It’s Valentine’s Day, and the advice from those in the know is simple—stay home.

San Francisco Chronicle restaurant critic Michael Bauer sums it up: “Valentine’s Day, like New Year’s Eve, is a night to stay home. It’s a time when restaurants charge a premium for seats, and the expectations generated by the price are rarely met.”

His commenters tend to agree—especially those in the restaurant business who refer to it as “amateur night.” “I am so glad I no longer work in the restaurant business,” writes one commenter. “St. Valentine’s Day, along with Mother’s Day, are the two worst days to be near a restaurant, either as a diner, or employee!”

Meanwhile, on the British blog Fire and Knives, Tim Hayward offers a thoroughly amusing explanation of the V-Day dilemma, an extended version of an article titled “We can fit you in after 10pm,” which appeared in The Guardian. You’ll definitely want to read the entire post, but here are some of the highlights.

Valentine’s day has become all about eating out and failure to secure a reasonable booking on the 14th can be cited, if not as grounds for divorce, at least for weapons-grade recrimination for the rest of the year.

And so, for one blissful night, the balance of power shifts away from the whiney, demanding and unpredictably fickle customer and firmly into the hands of the restaurateur … this is a time he can be sure of filling every available seat several times over. If you can’t fill a place on Valentine’s night you have no right to call yourself a restaurant.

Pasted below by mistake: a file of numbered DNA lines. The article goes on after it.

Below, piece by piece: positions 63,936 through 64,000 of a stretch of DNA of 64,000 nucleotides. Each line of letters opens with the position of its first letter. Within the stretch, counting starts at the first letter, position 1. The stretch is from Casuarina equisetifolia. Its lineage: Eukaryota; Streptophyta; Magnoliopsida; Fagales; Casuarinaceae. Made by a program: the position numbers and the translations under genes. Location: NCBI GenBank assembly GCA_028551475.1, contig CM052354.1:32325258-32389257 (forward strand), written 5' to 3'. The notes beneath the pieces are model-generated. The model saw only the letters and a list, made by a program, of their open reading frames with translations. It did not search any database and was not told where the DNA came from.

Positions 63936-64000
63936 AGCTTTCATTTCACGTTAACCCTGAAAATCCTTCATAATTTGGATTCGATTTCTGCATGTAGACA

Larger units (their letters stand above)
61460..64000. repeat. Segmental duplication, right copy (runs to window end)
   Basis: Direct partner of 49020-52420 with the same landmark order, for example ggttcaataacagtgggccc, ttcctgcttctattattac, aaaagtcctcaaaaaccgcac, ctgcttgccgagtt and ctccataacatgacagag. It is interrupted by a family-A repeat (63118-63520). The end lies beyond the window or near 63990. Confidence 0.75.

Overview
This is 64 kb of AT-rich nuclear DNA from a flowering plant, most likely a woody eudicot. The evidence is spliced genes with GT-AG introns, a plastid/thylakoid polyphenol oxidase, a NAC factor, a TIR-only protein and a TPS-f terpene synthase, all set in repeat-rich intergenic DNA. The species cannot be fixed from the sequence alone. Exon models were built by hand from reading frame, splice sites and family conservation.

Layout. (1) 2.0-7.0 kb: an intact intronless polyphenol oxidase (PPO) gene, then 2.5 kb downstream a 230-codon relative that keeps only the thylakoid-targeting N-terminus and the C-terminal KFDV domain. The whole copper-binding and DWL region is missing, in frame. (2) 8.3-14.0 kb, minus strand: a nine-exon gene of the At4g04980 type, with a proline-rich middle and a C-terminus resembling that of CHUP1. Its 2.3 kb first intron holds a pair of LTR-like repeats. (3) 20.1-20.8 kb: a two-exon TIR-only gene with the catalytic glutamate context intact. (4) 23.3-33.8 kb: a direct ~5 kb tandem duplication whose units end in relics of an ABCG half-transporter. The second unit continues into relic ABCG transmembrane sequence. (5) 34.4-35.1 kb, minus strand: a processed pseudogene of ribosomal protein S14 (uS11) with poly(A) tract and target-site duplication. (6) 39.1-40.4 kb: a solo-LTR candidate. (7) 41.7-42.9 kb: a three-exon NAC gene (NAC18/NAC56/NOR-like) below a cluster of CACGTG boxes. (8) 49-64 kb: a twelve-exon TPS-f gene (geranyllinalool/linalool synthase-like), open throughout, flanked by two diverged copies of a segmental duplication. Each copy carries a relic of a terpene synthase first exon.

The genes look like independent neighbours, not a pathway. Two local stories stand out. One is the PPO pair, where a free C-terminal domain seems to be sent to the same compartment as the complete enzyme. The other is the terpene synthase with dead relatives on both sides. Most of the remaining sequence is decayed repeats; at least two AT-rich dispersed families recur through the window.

It’s not just the quantity of customers that’s different on this, the catering trade’s most magical night of the year, it’s also the quality … as far as the restaurant trade is concerned, it is the time when they’ll get the most inexperienced diners.

As one high-end chef, anonymous for obvious reasons, put it, ‘Everything shitty, clichéd, and horribly 80s gets wheeled out. Duo of lamb chops, cut to resemble hearts. Coeur a la fucking crème. There will be at least one nancying, ninnying chicken dish, especially for the ladies, and steak, which will be ordered by 80% of the men. Well-done, of course—medium if you’re lucky.’

Dining out on the 14th of Feb is an experience that doesn’t reflect well on any of the participants. We go because we feel we have to, we’re served by people who’d rather it was any other day of the year, with food that the chefs are ashamed of because they know they could do better.

Tim’s solution is to postpone Valentine’s Day (the Vatican took it off the official calendar in 1969; it’s only Hallmark that keeps it going these days). According to him, “You and your partner can choose any other day of the year to go out, get treated well by a decent restaurant and create your own romance.”

Do you hear that? It’s the sound of reservations being canceled.

What do you think? What is, for you, the perfect Valentine’s Day Dinner?

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